Tuesday, September 18, 2012

The Male Gaze and Oppositional Gaze

The male gaze is viewing art from a man’s point of view. Specifically, it is comprised of how men view women in art. The male gaze also emphasizes the  “man’s presence [that] is dependent upon the premise of power which he embodies. The promised power may be moral, physical, temperamental, economic, social, [or] sexual” (Berger 45). In order to portray a man’s exterior power, John Berger analyzes women mostly as nude, as seen by the spectator. The spectator, who is usually a man, is geared to see a woman in art as an object that he owns. Berger also uses an array of themes to characterize and objectify women. One of the themes he discussing in detail, is the vanity of a woman. When a woman is painted with a mirror in her hand, it is “a symbol of the vanity of the woman” (Berger 50). However this judgment is extremely hypocritical. According to Berger, “it is morally condemning” to call a woman vain for how the artist chose to depict her in a way that he enjoyed looking at her (Berger 50). Firstly, the nudity is depicted for the artist’s own pleasure and in order to justify his desires, he puts the blame on the woman in the painting, and degrades her character. It should also be noted that although the mirror is present, the woman in the picture continues to look outward, and not at herself. Thus she is still appealing to the spectator, and is therefore being submissive as well. 

                                                        Vanity by Memling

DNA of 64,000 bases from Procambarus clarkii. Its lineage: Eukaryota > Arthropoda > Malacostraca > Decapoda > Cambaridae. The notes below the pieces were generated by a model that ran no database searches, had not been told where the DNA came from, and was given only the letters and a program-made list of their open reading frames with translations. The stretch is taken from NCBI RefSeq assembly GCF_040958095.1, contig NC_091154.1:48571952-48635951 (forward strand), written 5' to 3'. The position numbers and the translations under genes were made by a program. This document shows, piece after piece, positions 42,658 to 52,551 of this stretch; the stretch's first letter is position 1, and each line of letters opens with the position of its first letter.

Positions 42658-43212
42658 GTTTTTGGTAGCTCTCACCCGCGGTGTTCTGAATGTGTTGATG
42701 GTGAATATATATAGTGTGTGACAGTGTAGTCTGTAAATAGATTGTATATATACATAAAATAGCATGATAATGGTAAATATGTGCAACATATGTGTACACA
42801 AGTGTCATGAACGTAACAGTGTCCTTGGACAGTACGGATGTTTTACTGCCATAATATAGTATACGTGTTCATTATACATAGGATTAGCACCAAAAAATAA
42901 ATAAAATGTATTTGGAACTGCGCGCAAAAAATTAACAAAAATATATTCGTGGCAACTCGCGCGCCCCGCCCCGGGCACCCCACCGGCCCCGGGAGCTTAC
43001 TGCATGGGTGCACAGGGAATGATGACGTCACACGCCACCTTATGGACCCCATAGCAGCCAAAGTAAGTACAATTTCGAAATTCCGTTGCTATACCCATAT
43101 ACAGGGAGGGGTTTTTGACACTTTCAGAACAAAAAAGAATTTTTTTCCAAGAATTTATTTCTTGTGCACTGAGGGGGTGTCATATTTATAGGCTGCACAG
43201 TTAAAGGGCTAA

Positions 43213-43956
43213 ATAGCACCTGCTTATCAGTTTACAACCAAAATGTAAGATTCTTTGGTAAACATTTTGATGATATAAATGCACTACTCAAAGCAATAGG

Another aspect that Burger emphasizes is the correlation between competition and beauty. In this painting the man is rewarding the woman he sees as being the most beautiful or attractive one present. Thus beauty becomes competitive, and those who are judged as the most beautiful “from the man’s perspective” are given a prize. According to Berger, “how a woman appears to a man can determine how she will be treated”(Berger 46). Additionally, once the woman is deemed most beautiful she becomes the prize of the judge, and becomes available for the man who gave her preference. The analysis here alludes to the fact that a woman’s success is based on male perception, and men determine whether or not women are fit to receive a “prize” although in the end it is done for selfish motives. On the contrast, the women who are not awarded a prize are not seen as beautiful, and are not appealing to the judge or the man in power. 

                                                       The Judgment of Paris by Rubens

       The male gaze is pervasive in modern day media, in fashion advertisements primarily as well. In this Gucci Guilty advertisement, it portrays Berger’s concept of how the woman continues to look to the spectator, although there is a man by her side. She is directed to appeal to the spectator and therefore is looking away from the man, and directly at the audience. Also, the woman is shown to maintain the relationship of appeal and seduction with the spectator. Firstly, her charming expression is directed towards “the man whom she imagines looking at her-although she doesn’t know him, she is offering up her femininity”(Berger 55).  She is strictly portrayed to appeal to the surveyor and is presented in a seductive way. According to Berger when there is a man pictured with a woman, “the woman’s attention is very rarely directed towards him. Often she looks away from him or she looks out of the picture towards the one considers himself her true lover-the spectator-owner”(Berger 56). Therefore, even in modern day illustrations, the relationship between the woman in art and the male “spectator-owner” still upholds.